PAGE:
Nepal's position in the development of Buddhism in the Asian region is of immense significance. Nepal has rendered greater contribution in the expansion of Buddhism in countries north of the Himalayas. The Buddhism of Kathmandu that is prevalent at the present time is predominantly of the Vajrayana tradition. It flourished in Nepal in the ancient and medieval times. A section of ethnic Newars of the Kathmandu Valley are the followers of Vajrayana Buddhism. Therefore, the Vajrayana tradition of Nepal is popularly known as Newar Buddhism outside Nepal. However in the northern Himalayan region, Tibetan Buddhism is predominantly prevalent. The Newar Buddhists have preserved the living cultural and religious tradition since many centuries. The rituals they perform are very lively.
Buddhism is a religion of greater importance for the Newars. In spite of its importance, native scholars have not no far published books on Newar Buddhism based on research. This has been a drawback in the present context of Buddhist scholarship in Nepal. Although the Newar Buddhists have published hundreds of booklets on Newar Buddhism mostly in Newari language, very few of them have scholarly value. The Buddhist scholars from Western Europe, Oceania, America and East and South Asia have done a lot of significant scholarly work on Newar Buddhism. As part of the work of the native scholars, new publication is desperately needed to fill the intellectual vacuum in.this field. Therefore, this volume is an attempt to contribute accordingly.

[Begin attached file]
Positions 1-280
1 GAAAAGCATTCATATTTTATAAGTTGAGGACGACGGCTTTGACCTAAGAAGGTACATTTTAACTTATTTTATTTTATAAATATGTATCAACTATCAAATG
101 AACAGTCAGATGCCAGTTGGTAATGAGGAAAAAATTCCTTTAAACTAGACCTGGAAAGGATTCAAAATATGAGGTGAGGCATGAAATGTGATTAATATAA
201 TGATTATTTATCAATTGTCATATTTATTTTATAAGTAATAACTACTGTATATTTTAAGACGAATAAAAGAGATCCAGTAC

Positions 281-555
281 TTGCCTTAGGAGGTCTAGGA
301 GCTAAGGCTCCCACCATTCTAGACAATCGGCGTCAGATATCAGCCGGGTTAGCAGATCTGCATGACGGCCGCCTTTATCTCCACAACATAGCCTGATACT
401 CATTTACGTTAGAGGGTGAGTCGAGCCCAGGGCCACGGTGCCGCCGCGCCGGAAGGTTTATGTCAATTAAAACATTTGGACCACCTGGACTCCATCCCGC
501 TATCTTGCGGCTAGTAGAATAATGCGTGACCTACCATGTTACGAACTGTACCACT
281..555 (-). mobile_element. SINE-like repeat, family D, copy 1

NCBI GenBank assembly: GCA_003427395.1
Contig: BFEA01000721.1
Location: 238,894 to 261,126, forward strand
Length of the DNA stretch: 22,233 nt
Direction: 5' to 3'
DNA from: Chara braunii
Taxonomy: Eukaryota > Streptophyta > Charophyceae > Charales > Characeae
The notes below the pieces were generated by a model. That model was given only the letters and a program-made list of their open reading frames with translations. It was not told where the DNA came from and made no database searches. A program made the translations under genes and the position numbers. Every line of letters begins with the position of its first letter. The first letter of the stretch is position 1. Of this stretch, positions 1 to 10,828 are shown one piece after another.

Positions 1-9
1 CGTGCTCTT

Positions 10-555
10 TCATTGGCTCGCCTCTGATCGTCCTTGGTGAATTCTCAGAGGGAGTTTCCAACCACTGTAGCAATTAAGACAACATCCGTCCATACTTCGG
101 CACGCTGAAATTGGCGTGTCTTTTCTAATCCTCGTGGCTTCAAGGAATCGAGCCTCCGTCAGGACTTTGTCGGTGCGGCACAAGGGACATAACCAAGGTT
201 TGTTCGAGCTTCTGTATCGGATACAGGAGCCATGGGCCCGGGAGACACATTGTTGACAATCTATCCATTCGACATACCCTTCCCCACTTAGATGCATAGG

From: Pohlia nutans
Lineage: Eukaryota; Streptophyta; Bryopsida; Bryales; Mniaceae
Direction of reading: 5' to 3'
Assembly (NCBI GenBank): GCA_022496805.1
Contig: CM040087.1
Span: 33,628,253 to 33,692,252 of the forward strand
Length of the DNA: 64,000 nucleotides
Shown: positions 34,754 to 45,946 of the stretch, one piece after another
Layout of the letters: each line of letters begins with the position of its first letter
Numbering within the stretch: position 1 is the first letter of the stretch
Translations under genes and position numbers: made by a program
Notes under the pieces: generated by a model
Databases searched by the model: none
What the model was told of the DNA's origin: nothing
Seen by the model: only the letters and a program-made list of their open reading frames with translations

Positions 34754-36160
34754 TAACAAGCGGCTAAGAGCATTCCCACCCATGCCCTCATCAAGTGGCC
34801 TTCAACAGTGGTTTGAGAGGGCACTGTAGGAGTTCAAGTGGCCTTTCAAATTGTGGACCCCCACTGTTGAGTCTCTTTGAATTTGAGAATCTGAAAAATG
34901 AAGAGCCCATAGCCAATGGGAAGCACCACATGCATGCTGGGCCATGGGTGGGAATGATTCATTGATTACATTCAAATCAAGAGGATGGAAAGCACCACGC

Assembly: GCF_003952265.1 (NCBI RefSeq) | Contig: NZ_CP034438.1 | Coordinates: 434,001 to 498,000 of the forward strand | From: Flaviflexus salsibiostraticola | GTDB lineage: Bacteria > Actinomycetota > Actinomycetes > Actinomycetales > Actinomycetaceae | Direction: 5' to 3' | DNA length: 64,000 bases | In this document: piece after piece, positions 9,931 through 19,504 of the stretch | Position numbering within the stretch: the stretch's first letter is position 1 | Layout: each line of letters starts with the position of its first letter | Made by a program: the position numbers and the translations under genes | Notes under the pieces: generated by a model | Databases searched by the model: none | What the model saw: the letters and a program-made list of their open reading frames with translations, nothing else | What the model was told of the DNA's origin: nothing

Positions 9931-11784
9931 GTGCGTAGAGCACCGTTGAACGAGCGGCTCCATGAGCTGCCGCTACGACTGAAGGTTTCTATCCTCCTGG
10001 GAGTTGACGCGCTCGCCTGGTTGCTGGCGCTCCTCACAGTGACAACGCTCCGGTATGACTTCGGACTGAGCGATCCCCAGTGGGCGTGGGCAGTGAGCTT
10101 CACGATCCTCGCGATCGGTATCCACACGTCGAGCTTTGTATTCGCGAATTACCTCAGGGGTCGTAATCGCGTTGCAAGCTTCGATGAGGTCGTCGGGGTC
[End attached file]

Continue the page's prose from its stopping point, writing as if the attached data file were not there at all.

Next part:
In the beginning I had planned to include fifteen articles of the native writers to give a mixed flavour of Newar Buddhism. So, I selected prospective writers and made requests to contribute articles. Originally, I intended to include themes such as rituals, Cakrasamvara tantra, Puja, Bodhisattva practice, Buddhist revival movement, Newar Samgha, source of Newar Buddhism, aesthetics of Newar art and soon. Only a few writers responded to my plan. So, I decided to publish six articles dealing with the historical context of Newar Buddhism. Finally, I felt it necessary to include one article to introduce Newar Buddhism. So, I requested Prof. Michael Allen for permission to reprint his article—'Buddhism without Monks: the Vajrayana Religion of the Newars of the Kathmandu Valley'. Prof. Allen responded immediately and permitted me to reproduce his article. This article was first published in the South Asia Journal Vol. 2, 1973. In fact, it has made the book very weighty. Other articles deal only with the history of Newar Buddhism.
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